By NATARIO McKENZIE
Tribune Business Reporter
The Customs Department yesterday apologised to Abaco’s private sector for difficulties caused by its new system, but warned that previous “short cuts” are now no longer possible.
In a statement to Tribune Business responding to concerns raised by that island’s business community, Bahamas Customs and Excise reassured that issues with its new electronic single window (ESW) platform will “smoothen out” and that it has been working closely to address their concerns.
“The feedback from business stakeholders is most welcomed as we know that with any major change process it takes time to learn the new system and to become comfortable,” Customs said. “Any inconvenience and increase in workload is partially due to the fact that businesses are still learning the system.
“However, some of the short cuts that were allowed by the old system are no longer possible. The Customs Department apologises for any inconvenience to the businesses community. We assure our stakeholders that based on the experience in other islands and in Nassau that operations will smoothen out once everyone becomes familiar with the new system and accustomed to the high standard of compliance that is being expected of everyone, including Customs officers.”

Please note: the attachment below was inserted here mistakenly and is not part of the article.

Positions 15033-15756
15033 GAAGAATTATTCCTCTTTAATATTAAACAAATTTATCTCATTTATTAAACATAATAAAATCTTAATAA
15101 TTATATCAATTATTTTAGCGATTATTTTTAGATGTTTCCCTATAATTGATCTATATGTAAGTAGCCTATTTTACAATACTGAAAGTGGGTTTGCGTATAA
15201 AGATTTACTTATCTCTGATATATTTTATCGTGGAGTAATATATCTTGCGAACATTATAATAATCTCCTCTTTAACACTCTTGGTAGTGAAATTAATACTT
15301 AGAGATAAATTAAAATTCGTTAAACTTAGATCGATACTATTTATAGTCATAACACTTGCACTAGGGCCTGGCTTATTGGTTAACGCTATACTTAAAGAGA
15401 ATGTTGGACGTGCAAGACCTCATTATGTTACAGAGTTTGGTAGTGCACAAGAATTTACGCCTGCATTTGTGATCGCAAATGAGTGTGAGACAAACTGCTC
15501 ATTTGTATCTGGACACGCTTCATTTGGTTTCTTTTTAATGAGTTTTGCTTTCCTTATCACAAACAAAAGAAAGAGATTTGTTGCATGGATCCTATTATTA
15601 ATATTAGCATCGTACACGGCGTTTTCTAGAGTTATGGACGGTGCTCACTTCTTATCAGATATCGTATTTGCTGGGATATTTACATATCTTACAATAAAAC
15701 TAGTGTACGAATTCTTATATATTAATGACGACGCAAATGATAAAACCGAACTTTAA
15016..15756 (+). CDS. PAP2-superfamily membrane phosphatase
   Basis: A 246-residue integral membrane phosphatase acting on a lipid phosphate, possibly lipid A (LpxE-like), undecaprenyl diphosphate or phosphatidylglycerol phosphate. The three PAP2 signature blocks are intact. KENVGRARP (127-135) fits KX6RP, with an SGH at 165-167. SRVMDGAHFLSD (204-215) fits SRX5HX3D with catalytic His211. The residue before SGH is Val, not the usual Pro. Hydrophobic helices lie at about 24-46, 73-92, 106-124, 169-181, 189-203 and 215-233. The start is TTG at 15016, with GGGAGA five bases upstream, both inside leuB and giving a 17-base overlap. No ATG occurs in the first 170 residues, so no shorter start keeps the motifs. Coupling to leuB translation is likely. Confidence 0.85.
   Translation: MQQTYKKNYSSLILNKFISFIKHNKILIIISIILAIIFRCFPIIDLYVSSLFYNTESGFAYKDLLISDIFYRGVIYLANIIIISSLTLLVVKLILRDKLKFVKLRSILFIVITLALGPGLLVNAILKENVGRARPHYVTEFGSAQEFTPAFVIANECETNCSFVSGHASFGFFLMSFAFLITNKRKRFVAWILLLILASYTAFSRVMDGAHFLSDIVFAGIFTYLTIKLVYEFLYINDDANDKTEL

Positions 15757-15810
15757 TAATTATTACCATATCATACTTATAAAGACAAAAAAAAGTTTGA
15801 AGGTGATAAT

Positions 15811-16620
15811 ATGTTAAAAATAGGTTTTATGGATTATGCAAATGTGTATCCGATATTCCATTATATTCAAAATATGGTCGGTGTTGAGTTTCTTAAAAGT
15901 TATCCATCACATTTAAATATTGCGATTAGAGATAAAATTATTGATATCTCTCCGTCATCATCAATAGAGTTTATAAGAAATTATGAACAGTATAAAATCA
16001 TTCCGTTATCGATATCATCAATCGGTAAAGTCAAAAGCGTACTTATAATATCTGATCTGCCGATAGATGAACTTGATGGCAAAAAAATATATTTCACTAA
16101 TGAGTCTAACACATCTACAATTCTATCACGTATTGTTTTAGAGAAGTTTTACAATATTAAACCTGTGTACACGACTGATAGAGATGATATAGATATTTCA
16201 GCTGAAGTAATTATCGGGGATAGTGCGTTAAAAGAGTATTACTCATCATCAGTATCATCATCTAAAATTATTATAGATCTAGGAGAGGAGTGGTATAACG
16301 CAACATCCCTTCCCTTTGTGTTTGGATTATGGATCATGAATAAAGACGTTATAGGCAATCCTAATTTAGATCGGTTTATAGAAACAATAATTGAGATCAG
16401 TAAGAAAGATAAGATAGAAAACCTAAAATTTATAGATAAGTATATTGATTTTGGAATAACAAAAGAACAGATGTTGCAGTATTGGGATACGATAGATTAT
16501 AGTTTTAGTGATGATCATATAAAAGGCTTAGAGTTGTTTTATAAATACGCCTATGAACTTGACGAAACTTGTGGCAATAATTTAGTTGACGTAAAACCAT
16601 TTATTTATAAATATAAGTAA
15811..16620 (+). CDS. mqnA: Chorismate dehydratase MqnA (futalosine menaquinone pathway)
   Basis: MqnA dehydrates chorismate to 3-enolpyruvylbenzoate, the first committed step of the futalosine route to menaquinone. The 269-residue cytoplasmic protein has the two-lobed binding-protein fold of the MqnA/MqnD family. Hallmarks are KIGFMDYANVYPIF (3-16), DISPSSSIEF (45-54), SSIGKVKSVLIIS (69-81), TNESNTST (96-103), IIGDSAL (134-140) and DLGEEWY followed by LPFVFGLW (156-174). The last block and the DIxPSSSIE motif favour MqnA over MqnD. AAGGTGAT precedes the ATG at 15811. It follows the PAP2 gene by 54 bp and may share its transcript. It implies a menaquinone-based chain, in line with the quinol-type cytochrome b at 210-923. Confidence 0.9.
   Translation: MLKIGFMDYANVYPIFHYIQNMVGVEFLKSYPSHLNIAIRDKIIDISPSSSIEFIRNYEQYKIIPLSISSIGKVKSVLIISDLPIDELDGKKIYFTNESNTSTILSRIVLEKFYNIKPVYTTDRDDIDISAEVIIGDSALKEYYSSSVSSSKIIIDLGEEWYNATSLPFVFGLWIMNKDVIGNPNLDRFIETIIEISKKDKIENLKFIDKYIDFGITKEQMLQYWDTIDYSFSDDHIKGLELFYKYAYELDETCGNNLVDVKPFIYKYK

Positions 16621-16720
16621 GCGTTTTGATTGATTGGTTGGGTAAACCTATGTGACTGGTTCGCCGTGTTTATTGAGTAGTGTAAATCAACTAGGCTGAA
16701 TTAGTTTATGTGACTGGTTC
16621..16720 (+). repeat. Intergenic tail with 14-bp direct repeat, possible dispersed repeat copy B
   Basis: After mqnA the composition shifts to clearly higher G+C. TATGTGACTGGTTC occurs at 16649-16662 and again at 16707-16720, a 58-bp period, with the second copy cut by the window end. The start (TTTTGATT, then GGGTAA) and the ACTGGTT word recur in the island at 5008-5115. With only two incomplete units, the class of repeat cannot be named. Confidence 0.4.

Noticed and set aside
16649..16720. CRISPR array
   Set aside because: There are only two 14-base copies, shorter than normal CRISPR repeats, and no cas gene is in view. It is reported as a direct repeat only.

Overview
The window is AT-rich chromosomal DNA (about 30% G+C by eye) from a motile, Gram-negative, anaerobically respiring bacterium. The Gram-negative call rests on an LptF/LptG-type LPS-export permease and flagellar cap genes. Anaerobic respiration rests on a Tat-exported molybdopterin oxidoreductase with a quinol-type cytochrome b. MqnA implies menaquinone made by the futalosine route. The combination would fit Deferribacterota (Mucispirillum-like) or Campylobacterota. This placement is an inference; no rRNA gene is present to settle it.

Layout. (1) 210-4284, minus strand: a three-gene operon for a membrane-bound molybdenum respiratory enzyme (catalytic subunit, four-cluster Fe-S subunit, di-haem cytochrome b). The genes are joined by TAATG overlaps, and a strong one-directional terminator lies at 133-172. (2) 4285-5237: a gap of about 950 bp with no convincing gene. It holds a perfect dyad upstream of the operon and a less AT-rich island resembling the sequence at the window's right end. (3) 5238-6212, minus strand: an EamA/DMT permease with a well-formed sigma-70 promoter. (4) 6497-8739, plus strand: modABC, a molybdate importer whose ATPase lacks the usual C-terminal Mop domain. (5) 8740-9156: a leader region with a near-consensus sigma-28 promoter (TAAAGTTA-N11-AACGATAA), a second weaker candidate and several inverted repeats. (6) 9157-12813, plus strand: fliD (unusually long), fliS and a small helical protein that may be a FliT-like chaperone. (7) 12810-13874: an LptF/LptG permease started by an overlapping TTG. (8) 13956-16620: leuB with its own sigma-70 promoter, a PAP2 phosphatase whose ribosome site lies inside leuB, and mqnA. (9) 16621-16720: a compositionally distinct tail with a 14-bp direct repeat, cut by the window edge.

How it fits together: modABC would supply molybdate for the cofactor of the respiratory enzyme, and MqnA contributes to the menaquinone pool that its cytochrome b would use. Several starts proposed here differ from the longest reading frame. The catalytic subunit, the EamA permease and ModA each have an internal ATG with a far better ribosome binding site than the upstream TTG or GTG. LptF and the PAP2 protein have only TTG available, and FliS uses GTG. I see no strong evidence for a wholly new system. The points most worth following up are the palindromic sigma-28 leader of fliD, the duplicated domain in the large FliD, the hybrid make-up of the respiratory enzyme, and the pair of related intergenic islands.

Customs added: “The phased Family Island roll-out has been taking place over the past seven months with Customs moving systematically from island to island, conducting training with businesses and stakeholders and making necessary improvements based on user feedback.
“Inagua, Exuma, Eleuthera and Cat Island are some of the Family Islands that are already operational on the new system. In fact, in Abaco, Customs officers have been stationed there since July 1 to assist in training stakeholders. Customs has even embedded officers within private organisations to provide a personalised training as a way of facilitating businesses in the transition process.”
According to Customs, under the new system all importers will be operating by the same rules and regulations. Processes that used to involve physical Customs officers will now be automated, including payment which will soon be available online in a bid to add convenience and increased efficiency to the process of importing and exporting.
“The new system will have tighter controls and risk management to reduce corruption, and new measures to protect government revenue,” Customs said. “This benefits all taxpayers. The new system will also provide accurate statistical information for more effective policy making and real time information to assist government with budget planning.
“These benefits were simply not available in the old system. We encourage the business community to partner with us as we modernise Customs into a 21st century administration. Customs and the Ministry of Finance are in the final stages of preparation to launch a public education campaign to inform the public about the Bahamas Electronic Single Window, which has been officially named, Click2Clear.”